When thinking about improving balance, riders typically imagine their horses traveling with an”uphill”balance. The outline of the horse will appear as if he is traveling uphill when he lowers his haunches and allows his withers to raise higher than his croup. The result is a horse who bears more weight on his hind legs than his front legs. This desired longitudinal balance is a great thing to strive for, but it is not the only dimension of balance necessary for prime performance.
A horse must also be balanced laterally. A horse who is balanced laterally will bear equal weight between his left and right feet. Many horses are resistant because they lack the secure feeling of being laterally balanced. Without lateral balance, the horse will feel vulnerable to falling. As a result, he will try to preserve himself by:
- going too slow… Imagine you are scared of falling on ice; you will walk slowly to maintain your balance.
- rushing faster… Imagine you’ve tripped while walking down the sidewalk; you will run a few strides to catch yourself.
- bracing against the rider’s aids… Imagine you’ve stepped in some mud, to avoid falling you brace yourself by grabbing the person next to you
To solve the most common lateral balance issues, you must first learn to abduct your horse’s inside front leg at will. I teach this starting with a haunch turn.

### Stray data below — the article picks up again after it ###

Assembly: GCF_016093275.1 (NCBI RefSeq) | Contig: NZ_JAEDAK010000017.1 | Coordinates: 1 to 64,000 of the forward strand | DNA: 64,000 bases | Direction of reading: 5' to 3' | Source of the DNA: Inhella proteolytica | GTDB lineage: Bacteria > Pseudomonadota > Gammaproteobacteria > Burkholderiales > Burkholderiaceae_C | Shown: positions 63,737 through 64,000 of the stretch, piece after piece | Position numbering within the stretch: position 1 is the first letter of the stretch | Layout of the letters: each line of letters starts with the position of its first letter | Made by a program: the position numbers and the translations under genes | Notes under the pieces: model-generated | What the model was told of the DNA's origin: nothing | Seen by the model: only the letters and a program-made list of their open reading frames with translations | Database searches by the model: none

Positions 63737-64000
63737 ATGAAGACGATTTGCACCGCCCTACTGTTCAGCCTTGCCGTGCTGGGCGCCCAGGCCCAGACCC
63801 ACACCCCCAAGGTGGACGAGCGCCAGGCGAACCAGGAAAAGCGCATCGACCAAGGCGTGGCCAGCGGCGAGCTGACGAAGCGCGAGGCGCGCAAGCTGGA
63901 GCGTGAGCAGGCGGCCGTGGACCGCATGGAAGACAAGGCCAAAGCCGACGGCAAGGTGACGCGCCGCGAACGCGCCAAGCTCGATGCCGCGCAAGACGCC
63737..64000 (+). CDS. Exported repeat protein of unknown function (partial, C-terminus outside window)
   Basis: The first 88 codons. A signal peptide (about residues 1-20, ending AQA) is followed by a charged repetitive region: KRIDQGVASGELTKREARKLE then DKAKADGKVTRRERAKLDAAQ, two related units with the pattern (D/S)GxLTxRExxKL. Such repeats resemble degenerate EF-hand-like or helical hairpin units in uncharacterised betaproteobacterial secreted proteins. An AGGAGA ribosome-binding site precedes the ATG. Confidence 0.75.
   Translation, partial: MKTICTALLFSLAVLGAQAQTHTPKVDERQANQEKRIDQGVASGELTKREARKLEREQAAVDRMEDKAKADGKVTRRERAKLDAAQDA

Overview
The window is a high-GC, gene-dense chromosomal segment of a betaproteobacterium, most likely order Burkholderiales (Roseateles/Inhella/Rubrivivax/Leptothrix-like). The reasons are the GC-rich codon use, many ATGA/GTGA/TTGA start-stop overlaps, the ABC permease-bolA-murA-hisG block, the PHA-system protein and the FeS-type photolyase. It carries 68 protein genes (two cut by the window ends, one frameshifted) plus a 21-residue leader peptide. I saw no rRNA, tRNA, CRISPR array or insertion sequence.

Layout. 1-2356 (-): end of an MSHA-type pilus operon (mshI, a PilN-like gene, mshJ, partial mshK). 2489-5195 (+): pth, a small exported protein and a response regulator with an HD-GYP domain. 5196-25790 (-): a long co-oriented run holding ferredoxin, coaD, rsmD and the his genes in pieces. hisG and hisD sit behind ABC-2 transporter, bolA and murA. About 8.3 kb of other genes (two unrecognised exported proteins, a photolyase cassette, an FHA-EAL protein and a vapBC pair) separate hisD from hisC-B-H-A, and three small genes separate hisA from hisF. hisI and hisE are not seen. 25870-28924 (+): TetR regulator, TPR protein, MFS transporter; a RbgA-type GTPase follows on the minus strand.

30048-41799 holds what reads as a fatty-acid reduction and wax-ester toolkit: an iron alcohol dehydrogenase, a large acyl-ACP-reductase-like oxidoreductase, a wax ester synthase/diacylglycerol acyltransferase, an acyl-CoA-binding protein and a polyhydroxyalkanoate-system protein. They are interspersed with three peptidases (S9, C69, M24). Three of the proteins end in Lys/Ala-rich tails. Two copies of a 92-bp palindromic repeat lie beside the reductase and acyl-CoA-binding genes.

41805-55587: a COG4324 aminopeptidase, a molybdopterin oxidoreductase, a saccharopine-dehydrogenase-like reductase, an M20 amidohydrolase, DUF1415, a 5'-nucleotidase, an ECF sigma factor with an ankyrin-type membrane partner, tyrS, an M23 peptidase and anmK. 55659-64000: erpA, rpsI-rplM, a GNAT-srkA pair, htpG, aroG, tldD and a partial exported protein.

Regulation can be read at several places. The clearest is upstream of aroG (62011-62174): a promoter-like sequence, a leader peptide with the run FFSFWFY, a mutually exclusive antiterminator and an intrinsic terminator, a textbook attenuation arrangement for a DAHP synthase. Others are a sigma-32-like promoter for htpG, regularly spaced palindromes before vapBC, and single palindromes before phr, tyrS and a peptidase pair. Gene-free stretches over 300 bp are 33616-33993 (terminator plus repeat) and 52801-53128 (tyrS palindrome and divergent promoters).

A haunch turn is when the front legs revolve around a stationary hind end. Begin by having your horse step back a step and then immediately cue for the forehand to move around. To turn left, you would:
- Weight your left stirrup
- Position your right leg slightly back to prevent the haunches from slipping right
- Open your left rein and add a little pressure to your left rein to get your horse to abduct his left front leg.
- Remember to sit deeply throughout
You don’t need to do a 360 degree turn right off the bat. 90 degrees is sufficient for your first attempts, then you can add 90 more degrees at a time. Don’t do too many of these turns in a row, especially if this is the first time your horse has done these turns. He may get sore or frustrated.
Now that we’ve taught the horse the cue to abduct his inside front leg at the halt, we can take this cue into motion to help the horse achieve straightness and better balance in motion.
Blue’s left front leg is striking the ground under the center of his chest. This is a common effect of being crooked/having too much bend. The horse is not laterally balanced if he is doing this. He’s carrying the majority of his weight on the left front leg. I’m beginning to use an opening inside rein to encourage him to land with his left front leg more to his left.
Blue has responded well to the opening rein. In this next step placed his left front leg more to the left. This has both straightened him, and given him better lateral balance, his weight is much more equal over his front legs.
As horses gain lateral balance, they become more confident and less resistant. The result is a horse who is happier, more fun to ride, and in a better position to advance in his training.
Ali Kermeen loves horses. She loves all kinds of horses, and doing all sorts of different stuff with them. Dressage, eventing, gymkhana, hunters, trail, cowboy dressage, jumpers, reining, and working equitation are all really fun! Ali is currently training two retired race horses to compete in the Thoroughbred Makeover in Kentucky.